The next morning, back in Baku, I head to the City Lights B ar on the 17th floor of the Radisson Hotel. There, I order a portion of caviar: $36 worth, enough to feed at least four. The caviar is a mixture of beluga and osetra, hence not as pure as the highly prized beluga alone, but it hits all the right briny, buttery notes. I stand there looking out over the harbor, where a small contingent of warships has anchored, shoving caviar in my mouth, remembering that the last time I ate Caspian caviar with a spoon was during my childhood in Leningrad. After carefully licking the empty jar , I decide to go for a swim in the same waters as the ﬁsh that produced these eggs. Shikhov Beach, slightly south of the city, is a popular place for overcooked Azerbaijanis in the summertime. On this day, the waters seem clearer than on my last visit to Azerbaijan; the wind has blown some of the oily residue out to sea and is now tickling my bare back. Three oil rigs the size of skyscrapers squat in the distance, while children play volleyball next to me, albeit with a soccer ball and no net. I try not to swallow the thick, green water, but after my brief dip, my bathing suit, my towel, and my sunburned shoulders all smell vaguely of petroleum.
On one of my last days in Azerbaijan, Aydin and I head up along the Sumgayit highway to a roadside restaurant called Ruslan. We are traveling through the Absheron Peninsula . Polluted even in Soviet times, Absh eron is a spent wasteland of salt beds, slurry, oil derricks, and various other examples of man's inhumanity to nature. Despite smelling, for the most part, like the warm armpit of an orangutan, the peninsula is home to a good portion of Azerbaijan's citizens. Surrounded by the industrial cacophony, Ruslan is an oasis, tucked away in a grove of trees beneath a mighty railroad overpass. The owners are Kurdish, refugees from Azerbaijan's conflict with neighboring Armenia. With typical local ingenuity, they have turned a group of construction workers' cabins, once used to house fellow immigrants, into the restaurant and a series of gaily painted love shacks. I am told by Aydin and his older associate, who is nicknamed Ali Baba, that for 20 dollars one can have sex in the cabins (bring your own lover), eat like a king, and then leave. Thankfully, we are here only to eat. We chase vodka with sour plums, then dig into a meal of lula kebab, a skewer of ﬂaky mutton meatballs. "See the pools of juice on your plate," says Ali Baba, who is twice as old and four times as experienced as either Aydin or myself. "That's because the mutton was minced by hand over a tree stump. They don't use meat grinders here."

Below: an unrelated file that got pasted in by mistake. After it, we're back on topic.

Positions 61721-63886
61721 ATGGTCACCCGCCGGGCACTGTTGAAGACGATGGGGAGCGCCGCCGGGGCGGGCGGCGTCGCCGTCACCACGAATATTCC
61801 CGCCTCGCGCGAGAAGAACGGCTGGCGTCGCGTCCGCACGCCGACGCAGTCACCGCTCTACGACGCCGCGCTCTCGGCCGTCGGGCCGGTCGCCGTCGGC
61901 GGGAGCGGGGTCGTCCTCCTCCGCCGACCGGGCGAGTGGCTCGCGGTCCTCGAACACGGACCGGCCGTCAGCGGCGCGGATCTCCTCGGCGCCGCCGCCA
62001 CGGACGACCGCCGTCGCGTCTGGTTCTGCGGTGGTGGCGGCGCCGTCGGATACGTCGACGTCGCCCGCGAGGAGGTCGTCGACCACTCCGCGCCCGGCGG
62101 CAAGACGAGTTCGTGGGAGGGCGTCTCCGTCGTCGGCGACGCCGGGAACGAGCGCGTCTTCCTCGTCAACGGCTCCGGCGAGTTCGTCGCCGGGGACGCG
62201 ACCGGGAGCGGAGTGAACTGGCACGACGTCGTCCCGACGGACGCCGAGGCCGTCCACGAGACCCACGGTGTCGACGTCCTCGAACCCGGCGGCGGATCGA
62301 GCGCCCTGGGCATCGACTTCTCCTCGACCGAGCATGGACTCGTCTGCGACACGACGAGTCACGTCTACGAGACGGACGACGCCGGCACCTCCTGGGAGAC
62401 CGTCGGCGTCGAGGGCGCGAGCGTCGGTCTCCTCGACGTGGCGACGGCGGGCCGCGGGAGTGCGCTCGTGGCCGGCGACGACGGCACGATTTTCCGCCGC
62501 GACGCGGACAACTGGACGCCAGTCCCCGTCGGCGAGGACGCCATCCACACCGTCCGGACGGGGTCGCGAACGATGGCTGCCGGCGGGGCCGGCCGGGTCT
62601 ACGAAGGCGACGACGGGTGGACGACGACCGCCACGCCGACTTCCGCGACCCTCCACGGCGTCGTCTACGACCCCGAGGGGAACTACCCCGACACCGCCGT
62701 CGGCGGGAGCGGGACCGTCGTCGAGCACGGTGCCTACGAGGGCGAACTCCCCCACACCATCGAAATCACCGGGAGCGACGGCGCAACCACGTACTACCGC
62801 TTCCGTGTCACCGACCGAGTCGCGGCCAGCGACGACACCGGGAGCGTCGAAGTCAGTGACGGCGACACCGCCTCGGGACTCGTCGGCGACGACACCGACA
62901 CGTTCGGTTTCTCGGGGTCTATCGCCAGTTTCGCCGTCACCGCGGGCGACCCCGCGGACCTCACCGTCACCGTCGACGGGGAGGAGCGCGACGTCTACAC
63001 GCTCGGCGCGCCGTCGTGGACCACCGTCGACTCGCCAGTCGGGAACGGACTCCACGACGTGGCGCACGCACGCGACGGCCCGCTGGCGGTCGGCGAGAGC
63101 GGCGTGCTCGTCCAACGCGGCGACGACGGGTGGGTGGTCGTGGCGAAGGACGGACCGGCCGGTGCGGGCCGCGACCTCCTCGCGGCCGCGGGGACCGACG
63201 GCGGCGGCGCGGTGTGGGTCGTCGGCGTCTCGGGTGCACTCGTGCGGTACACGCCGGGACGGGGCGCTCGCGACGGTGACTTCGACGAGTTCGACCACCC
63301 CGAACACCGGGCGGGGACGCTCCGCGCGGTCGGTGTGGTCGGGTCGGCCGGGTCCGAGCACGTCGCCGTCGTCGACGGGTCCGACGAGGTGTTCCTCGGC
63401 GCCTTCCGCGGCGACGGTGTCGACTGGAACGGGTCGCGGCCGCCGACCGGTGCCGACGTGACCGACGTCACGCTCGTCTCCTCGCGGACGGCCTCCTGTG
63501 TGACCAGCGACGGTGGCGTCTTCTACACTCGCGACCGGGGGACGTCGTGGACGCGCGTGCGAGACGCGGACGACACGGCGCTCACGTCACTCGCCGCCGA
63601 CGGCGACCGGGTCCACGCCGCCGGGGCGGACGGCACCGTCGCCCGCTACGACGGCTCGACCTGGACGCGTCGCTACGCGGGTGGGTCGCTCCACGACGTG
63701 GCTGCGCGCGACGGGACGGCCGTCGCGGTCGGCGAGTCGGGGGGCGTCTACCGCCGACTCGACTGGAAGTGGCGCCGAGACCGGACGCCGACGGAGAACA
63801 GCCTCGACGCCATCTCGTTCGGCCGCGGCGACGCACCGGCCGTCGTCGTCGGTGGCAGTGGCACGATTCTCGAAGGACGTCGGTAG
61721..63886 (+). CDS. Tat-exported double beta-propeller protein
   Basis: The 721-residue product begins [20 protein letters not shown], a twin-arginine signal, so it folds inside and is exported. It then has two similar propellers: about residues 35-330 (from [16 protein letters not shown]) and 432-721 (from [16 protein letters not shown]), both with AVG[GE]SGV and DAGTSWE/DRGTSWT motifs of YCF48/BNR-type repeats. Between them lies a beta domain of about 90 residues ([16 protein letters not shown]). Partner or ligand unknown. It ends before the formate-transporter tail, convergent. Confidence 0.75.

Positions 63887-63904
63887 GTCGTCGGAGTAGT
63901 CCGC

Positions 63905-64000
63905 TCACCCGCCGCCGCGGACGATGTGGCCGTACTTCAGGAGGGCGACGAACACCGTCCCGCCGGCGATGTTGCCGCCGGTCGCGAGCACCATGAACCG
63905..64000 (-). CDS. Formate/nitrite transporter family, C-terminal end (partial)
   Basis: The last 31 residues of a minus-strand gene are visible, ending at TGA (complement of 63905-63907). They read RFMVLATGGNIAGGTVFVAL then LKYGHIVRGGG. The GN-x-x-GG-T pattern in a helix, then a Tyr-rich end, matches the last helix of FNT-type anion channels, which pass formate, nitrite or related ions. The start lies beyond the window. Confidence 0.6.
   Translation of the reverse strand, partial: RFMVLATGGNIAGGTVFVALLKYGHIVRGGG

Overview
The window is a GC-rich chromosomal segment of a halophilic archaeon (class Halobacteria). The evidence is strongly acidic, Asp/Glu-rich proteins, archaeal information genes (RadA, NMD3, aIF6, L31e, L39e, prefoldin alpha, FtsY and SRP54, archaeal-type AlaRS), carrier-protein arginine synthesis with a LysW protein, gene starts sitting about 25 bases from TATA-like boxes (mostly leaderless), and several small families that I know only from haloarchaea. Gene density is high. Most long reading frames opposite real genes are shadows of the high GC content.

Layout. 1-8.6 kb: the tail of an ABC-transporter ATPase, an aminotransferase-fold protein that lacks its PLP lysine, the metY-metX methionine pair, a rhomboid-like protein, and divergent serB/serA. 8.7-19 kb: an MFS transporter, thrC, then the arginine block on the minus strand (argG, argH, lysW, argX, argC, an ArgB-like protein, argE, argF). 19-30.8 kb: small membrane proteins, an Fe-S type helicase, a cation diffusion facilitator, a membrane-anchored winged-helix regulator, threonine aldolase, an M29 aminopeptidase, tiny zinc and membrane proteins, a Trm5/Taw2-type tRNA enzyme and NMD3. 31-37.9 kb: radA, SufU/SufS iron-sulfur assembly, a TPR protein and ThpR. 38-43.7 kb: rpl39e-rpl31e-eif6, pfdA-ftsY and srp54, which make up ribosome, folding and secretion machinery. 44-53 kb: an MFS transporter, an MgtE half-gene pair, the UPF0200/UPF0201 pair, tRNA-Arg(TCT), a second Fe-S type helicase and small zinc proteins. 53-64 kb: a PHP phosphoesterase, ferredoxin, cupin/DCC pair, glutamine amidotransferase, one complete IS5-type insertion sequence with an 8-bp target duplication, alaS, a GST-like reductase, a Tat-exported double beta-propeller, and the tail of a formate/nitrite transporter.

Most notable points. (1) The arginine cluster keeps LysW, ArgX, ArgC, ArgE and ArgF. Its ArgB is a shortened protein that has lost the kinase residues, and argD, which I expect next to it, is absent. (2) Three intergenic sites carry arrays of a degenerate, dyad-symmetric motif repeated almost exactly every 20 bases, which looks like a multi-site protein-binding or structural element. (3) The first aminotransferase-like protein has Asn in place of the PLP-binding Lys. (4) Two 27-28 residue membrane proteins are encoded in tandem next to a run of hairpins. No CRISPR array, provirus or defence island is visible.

Aydin, who has a master's degree in oil production and the thin wrists of an educated Soviet city boy, complains that the foreigners get preferential treatment in the oil industry, leaving him (and me) to lug refrigerators up flights of stairs. "They come here," he says of the expatriates, "and they think they're in Africa. They don't realize how educated we are, how we were once part of a great superpower."
We drink to his success, to our friendship, to our families ("the holiest of all," according to Ali Baba). After many vodka shots, Ali Baba raises his ﬁnal toast. "May I drive you home safely," he says. I walk past the samovar and the smoking grill pit to admire the façade of one of Ruslan's tidy love shacks—a bright painting of lush blue-green mountains, a bubbling silver brook, and a precisely rendered little village hanging onto a cliff. It takes me a while to realize that this scene, painted upon a cabin once meant for Soviet construction workers, then for Kurdish refugees, then for local lovers, is of the land from which the restaurant's owners were evicted. Here, amidst the reﬁneries and oil derricks of modern Azerbaijan, is a melancholy, but hopeful, interpretation of home.